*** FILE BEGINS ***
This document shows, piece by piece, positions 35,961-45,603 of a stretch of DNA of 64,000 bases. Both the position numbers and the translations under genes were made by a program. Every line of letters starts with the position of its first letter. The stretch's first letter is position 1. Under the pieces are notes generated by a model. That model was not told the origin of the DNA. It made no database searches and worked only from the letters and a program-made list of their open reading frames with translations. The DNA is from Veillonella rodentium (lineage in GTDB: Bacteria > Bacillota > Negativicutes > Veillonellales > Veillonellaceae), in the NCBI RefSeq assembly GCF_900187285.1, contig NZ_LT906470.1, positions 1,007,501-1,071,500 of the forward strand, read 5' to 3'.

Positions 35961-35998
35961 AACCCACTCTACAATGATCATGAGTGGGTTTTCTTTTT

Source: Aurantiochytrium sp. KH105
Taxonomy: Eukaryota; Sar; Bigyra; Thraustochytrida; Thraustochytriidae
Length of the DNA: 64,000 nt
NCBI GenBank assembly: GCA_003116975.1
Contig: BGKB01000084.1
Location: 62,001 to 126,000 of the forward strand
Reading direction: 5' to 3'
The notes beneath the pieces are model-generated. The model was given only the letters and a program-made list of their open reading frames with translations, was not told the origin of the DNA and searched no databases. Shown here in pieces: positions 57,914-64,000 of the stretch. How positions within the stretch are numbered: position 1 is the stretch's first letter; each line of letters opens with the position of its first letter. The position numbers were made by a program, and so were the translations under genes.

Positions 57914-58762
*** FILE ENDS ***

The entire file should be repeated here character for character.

This document shows, piece by piece, positions 35,961-45,603 of a stretch of DNA of 64,000 bases. Both the position numbers and the translations under genes were made by a program. Every line of letters starts with the position of its first letter. The stretch's first letter is position 1. Under the pieces are notes generated by a model. That model was not told the origin of the DNA. It made no database searches and worked only from the letters and a program-made list of their open reading frames with translations. The DNA is from Veillonella rodentium (lineage in GTDB: Bacteria > Bacillota > Negativicutes > Veillonellales > Veillonellaceae), in the NCBI RefSeq assembly GCF_900187285.1, contig NZ_LT906470.1, positions 1,007,501-1,071,500 of the forward strand, read 5' to 3'.

Positions 35961-35998
35961 AACCCACTCTACAATGATCATGAGTGGGTTTTCTTTTT

Source: Aurantiochytrium sp. KH105
Taxonomy: Eukaryota; Sar; Bigyra; Thraustochytrida; Thraustochytriidae
Length of the DNA: 64,000 nt
NCBI GenBank assembly: GCA_003116975.1
Contig: BGKB01000084.1
Location: 62,001 to 126,000 of the forward strand
Reading direction: 5' to 3'
The notes beneath the pieces are model-generated. The model was given only the letters and a program-made list of their open reading frames with translations, was not told the origin of the DNA and searched no databases. Shown here in pieces: positions 57,914-64,000 of the stretch. How positions within the stretch are numbered: position 1 is the stretch's first letter; each line of letters opens with the position of its first letter. The position numbers were made by a program, and so were the translations under genes.

Positions 57914-58762